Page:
IT'S THE ONE WHERE
A British spy ship sinks off the coast of Greece, carrying with it an ATAC transmitter. This device is used to send launch-codes to submarines and such. If it should fall into the wrong hands, the result could be catastrophic. Bond is dispatched to discover who killed the man responsible for the recovery of the device.
Of course Bond flirts with Moneypenny, the secretary, but nails surprisingly few broads during the course of this film. Only one! He even turns down a perky, blond skater, barely 20 years old! What the hell is wrong with him?!
THE SECRET PLOT TO RULE THE WORLD AWARD GOES TO...
Nobody! All we get is some random Greek smuggler who wants to sell the ATAC to the Russians. There's a boatload of thugs, though, including a silent, but deadly, blond dude, and Charles Dance shows up too!
Ah yes, the Bond we know and hate is back. If story is king, then Bond resides in a republic. An extremely important coding device has been lost, does Bond attempt to find it? No, he's on a mission to find the guy, who hired the guy, who killed the guy, who was going to locate the device. No, you read that right. And while he's off on this tangent, the device is lying in the wreck of a ship, free for anyone to find. Please. To top off this insult to agents everywhere, Bond seems more like he's on a cosy vacation than on a mission. He's strolling around in Greece, tasting the local cuisine, talking casually with a few contacts.
The film also wastes a dumbfounding amount of time on a completely superfluous subplot, featuring the ice-skater Bibi. As much as I enjoy watching this perky little thing rub herself up against Bond, this part of the story is utterly useless, and in an already slow and aimless film, it's positively painful.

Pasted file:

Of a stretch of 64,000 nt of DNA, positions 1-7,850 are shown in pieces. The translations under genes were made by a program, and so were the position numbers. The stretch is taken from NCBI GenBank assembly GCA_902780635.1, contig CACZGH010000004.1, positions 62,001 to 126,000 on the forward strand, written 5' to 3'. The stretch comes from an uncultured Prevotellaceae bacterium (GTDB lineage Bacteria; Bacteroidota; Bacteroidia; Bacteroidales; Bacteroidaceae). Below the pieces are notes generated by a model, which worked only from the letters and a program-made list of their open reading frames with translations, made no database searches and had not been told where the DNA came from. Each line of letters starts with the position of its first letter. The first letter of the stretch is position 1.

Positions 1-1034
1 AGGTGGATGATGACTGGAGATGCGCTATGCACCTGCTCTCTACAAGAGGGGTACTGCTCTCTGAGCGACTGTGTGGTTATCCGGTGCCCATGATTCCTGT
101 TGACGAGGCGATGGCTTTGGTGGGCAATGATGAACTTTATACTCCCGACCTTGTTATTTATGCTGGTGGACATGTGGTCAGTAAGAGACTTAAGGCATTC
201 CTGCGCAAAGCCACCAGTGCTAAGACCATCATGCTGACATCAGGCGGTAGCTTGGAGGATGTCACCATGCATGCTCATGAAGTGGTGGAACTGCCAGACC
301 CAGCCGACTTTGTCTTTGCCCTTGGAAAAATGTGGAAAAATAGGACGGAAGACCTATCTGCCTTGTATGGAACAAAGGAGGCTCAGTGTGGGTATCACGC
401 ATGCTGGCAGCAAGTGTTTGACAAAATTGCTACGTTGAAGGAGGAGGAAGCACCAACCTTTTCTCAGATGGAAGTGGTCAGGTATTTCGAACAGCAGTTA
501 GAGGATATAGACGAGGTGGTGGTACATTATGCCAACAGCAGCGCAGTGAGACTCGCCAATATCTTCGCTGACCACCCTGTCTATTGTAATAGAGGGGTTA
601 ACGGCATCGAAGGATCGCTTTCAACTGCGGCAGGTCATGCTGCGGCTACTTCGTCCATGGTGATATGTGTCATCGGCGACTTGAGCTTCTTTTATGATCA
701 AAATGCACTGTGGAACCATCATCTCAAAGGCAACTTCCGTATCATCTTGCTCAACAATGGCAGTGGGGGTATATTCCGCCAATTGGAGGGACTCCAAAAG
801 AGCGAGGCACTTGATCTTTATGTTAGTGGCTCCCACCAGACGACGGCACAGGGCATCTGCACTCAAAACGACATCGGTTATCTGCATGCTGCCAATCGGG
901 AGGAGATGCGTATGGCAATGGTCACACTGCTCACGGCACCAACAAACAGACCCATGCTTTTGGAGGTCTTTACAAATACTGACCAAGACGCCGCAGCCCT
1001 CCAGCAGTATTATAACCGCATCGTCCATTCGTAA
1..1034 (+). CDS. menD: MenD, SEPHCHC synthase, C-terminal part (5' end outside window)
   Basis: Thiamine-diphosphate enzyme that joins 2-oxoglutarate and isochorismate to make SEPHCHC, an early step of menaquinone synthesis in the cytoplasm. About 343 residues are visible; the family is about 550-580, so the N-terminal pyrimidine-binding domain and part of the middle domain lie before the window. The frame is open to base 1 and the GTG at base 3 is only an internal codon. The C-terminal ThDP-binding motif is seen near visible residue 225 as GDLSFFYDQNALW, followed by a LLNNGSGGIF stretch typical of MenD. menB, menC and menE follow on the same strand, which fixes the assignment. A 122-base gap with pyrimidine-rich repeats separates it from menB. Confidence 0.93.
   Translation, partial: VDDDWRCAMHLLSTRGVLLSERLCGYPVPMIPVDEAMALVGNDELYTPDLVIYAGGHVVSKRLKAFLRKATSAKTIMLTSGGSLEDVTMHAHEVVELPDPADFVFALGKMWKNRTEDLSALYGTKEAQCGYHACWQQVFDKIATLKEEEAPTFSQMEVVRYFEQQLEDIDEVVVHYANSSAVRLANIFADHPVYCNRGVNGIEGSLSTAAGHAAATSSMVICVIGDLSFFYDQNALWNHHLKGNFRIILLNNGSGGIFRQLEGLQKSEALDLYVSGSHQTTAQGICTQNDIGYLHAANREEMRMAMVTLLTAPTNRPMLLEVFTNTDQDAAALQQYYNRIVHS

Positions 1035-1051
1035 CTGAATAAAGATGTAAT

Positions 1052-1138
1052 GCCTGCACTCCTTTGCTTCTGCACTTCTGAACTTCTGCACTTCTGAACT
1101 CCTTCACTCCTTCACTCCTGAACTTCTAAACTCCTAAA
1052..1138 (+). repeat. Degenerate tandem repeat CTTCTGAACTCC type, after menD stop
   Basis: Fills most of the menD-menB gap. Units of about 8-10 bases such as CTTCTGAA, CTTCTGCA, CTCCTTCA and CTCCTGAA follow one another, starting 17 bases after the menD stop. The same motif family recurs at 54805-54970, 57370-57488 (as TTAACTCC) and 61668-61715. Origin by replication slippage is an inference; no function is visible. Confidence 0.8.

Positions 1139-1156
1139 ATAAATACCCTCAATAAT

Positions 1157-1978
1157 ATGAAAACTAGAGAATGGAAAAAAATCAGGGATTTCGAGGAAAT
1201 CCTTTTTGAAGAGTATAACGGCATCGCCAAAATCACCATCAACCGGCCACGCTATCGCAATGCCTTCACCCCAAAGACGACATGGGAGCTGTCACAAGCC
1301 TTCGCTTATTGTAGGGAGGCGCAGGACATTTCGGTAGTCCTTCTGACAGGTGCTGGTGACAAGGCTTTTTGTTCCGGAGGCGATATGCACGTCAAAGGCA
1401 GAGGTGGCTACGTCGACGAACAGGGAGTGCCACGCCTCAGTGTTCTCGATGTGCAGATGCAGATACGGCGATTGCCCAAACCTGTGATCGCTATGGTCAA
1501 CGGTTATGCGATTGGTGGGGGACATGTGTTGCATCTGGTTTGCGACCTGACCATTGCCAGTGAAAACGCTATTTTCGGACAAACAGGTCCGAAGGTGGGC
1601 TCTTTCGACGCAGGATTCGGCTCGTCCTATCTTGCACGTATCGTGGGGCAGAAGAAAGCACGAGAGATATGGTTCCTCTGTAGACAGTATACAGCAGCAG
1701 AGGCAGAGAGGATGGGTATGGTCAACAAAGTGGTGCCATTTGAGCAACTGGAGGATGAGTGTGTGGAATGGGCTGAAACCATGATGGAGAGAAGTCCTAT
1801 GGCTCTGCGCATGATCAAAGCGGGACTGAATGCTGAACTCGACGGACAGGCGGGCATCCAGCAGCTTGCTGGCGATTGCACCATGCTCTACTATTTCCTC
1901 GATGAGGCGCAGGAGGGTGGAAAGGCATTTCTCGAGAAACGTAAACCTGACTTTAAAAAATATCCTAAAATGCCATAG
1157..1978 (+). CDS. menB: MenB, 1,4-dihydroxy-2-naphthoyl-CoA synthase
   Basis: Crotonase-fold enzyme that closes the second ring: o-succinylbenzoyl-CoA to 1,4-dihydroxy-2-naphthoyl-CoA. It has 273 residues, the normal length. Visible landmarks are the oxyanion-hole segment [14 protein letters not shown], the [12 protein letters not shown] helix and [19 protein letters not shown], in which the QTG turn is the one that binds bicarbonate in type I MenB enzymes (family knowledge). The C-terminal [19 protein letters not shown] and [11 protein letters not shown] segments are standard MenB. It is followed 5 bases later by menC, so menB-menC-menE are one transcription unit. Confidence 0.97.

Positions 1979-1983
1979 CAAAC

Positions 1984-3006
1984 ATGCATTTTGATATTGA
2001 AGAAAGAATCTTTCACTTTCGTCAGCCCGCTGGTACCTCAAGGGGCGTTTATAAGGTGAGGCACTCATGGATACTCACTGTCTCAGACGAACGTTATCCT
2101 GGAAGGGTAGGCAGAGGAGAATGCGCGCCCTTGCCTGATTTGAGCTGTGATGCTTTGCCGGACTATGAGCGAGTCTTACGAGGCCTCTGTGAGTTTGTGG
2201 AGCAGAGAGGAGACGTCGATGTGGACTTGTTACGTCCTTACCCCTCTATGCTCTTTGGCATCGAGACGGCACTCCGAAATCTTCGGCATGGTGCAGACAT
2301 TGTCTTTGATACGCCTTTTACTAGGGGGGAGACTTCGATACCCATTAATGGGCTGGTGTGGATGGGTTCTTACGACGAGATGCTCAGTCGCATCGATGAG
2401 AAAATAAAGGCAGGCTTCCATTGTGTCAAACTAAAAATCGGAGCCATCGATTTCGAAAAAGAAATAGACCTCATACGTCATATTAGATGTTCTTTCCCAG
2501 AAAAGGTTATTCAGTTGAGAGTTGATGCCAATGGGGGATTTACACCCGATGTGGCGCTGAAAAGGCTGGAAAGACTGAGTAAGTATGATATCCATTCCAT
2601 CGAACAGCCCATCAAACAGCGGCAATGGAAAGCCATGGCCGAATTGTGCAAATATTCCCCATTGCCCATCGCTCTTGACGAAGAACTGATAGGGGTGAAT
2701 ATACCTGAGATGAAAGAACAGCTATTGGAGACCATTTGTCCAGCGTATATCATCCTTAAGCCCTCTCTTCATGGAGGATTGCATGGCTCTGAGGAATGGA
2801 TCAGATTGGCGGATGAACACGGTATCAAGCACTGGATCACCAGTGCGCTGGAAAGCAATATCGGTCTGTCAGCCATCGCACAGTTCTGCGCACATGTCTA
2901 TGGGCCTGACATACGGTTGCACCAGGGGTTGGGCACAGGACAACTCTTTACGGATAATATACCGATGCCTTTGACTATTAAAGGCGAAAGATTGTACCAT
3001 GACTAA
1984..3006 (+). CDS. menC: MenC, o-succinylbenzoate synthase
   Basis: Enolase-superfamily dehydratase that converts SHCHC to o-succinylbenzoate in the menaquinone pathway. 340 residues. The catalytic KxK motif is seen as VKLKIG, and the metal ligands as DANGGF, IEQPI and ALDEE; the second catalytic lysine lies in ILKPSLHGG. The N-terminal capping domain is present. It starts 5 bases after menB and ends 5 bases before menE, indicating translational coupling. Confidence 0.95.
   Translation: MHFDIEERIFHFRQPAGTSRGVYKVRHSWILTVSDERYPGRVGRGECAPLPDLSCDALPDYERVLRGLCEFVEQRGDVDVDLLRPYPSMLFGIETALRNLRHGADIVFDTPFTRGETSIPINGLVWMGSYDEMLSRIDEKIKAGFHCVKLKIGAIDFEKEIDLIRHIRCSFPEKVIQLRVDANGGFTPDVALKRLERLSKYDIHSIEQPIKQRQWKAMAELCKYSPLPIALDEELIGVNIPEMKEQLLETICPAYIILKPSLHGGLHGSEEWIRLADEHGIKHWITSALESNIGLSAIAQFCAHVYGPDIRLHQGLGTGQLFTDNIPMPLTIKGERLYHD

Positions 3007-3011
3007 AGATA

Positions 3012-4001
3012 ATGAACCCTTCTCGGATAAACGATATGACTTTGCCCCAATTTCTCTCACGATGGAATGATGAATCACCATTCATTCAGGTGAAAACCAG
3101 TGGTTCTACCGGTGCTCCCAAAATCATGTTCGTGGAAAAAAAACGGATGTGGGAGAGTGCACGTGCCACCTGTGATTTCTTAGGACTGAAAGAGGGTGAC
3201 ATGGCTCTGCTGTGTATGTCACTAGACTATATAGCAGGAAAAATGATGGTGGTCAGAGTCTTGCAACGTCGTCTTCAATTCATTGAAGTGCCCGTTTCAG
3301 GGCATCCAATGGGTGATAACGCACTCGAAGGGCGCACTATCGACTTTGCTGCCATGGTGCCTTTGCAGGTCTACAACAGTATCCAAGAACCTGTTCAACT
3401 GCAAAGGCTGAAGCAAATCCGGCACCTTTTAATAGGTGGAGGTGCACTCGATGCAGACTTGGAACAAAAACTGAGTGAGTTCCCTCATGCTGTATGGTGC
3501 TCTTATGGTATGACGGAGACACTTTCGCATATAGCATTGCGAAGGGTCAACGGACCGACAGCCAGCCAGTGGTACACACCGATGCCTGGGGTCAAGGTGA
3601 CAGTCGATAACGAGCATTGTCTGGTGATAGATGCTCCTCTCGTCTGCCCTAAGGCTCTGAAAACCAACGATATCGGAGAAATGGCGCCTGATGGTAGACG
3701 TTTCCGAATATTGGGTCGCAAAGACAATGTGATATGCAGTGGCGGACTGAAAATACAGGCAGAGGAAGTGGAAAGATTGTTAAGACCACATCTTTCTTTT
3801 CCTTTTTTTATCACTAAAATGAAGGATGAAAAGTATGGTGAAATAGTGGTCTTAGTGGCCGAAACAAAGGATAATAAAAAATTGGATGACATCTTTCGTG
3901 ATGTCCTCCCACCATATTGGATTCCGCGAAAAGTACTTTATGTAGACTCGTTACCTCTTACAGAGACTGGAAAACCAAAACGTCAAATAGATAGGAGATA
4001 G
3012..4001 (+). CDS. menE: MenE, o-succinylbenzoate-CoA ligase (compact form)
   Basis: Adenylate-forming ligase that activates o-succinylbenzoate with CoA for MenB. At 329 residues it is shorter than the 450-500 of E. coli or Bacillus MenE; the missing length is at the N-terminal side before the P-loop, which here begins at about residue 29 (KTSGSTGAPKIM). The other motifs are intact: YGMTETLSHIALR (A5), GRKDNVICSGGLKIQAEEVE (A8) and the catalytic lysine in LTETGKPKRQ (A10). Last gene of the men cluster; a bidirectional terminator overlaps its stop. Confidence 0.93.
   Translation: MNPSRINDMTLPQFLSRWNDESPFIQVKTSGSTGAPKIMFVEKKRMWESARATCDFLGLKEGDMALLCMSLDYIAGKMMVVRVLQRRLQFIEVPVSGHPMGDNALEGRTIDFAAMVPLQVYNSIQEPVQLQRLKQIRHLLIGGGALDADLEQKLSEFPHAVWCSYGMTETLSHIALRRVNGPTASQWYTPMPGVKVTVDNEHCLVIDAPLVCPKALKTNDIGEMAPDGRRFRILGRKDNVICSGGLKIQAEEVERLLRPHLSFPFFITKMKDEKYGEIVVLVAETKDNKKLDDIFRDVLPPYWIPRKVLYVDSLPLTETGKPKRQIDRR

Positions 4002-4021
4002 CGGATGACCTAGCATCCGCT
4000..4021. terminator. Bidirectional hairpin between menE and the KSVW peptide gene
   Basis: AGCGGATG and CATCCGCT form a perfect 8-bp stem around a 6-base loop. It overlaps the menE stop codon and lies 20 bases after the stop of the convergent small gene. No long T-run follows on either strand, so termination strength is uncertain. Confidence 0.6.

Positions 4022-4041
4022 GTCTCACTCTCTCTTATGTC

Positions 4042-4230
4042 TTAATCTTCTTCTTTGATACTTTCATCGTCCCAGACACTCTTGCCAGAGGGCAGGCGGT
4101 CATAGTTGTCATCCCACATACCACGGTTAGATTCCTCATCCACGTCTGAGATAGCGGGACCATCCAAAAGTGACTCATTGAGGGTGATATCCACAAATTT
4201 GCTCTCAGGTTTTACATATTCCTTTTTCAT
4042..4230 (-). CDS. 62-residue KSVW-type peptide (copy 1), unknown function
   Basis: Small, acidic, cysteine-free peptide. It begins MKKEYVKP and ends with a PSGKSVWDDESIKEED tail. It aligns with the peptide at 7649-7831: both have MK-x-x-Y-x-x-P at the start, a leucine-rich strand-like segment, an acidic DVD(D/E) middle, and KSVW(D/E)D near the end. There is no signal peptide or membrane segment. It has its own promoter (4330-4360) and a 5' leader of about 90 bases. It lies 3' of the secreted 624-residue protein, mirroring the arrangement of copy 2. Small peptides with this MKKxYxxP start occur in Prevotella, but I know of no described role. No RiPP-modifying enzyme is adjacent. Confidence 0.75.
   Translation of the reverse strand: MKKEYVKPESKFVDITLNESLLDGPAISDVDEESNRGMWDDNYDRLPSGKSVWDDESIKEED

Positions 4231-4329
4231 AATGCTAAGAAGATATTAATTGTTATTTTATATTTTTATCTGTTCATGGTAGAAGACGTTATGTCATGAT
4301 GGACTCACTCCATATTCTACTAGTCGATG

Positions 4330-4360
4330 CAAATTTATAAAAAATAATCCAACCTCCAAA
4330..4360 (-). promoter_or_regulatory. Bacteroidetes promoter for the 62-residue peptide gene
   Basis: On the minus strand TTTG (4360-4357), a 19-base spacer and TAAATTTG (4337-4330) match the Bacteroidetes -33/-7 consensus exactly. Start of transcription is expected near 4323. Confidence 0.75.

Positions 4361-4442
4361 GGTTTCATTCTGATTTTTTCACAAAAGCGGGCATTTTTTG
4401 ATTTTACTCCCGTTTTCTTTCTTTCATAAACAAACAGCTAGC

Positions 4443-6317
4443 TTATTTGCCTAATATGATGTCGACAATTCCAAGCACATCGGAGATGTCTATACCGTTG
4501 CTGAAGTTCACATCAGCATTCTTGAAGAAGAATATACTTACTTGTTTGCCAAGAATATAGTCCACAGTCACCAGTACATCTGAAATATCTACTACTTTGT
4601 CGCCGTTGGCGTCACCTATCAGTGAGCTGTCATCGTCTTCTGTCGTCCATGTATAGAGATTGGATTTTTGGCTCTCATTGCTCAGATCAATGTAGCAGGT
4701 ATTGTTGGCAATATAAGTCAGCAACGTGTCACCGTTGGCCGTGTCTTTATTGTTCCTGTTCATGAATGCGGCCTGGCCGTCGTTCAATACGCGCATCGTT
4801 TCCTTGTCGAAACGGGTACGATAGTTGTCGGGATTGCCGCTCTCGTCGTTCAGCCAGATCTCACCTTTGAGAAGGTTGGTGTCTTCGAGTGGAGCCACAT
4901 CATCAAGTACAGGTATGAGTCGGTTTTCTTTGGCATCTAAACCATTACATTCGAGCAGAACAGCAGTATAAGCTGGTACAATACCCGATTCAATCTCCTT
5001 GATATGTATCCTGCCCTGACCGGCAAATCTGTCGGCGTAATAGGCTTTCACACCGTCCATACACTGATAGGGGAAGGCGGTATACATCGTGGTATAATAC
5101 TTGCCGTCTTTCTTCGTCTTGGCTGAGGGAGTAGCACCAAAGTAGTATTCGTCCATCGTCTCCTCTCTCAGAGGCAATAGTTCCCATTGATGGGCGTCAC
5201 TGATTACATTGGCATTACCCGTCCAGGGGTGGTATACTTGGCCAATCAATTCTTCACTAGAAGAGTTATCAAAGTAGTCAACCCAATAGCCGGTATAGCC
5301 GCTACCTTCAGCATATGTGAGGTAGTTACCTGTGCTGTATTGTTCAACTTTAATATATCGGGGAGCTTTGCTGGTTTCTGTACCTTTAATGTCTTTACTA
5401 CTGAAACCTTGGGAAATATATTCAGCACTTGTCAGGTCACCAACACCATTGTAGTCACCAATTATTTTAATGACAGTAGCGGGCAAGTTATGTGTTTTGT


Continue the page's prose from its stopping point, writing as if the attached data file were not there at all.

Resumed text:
The pre-credit sequence is also useless. Bond is kidnapped by Blofeld, who we almost forgot was still running free out there. He's in a wheelchair and laughs maniacally all the time, but we never see his face. Unfortunately for him Bond takes control of a helicopter, picks up Blofeld and drops him into an industrial chimney. Done. I was almost flabbergasted. Clearly the producers knew they had a loose end in Blofeld, they didn't want to deal with him anymore, so he's killed off in this ridiculous, unceremonious manner.
In terms of action and drama this film is roadkill. First of all, Bond travels to a ski resort. Really? That's a new one. Of course this means we get the inevitable ski chase. Haven't we done that a million times already? Later in the film we get an impressive climbing sequence. Impressive, because it's so excruciating slow, and unbelievably incompetent. Turns out, Bond can't climb either. If you thought Bond was out of place in Harlem, you should see him hanging on to a cliff-side for dear life, with the death-grip of a condemned man.
The single good action scene in this dull fare is the exploration of the sunken ship. I don't understand why the whole film wasn't built around this element. Bond and a hot chick enter the wreckage. They're attacked! There are sharks in the water! We get a short, but great fight scene, between two mini-subs, The Abyss-style! It's pretty cool, and they clearly build the whole set in a tank, and they have the subs and everything. Why not make this element - Bond physically getting his hands on the illusive device - the centerpiece of the story?
I always enjoy reviewing films from the 80's, because it's so easy to determine how good they are, by comparing them to landmark films of the decade: Try this on for size: For Your Eyes Only was released 1 year after The Empire Strikes Back, same year as Raiders of the Lost Ark, and one year before Blade Runner. Why does it look like it's 30 years older?
Maybe it's because of scenes like the one where Bond learns an important clue from - wait for it - a parrot. Yes, an actual parrot. That's not even the worst part. The worst part is the scene where Margaret Thatcher is having a conversation with said parrot, believing it to be James Bond. Yes, you read that right too.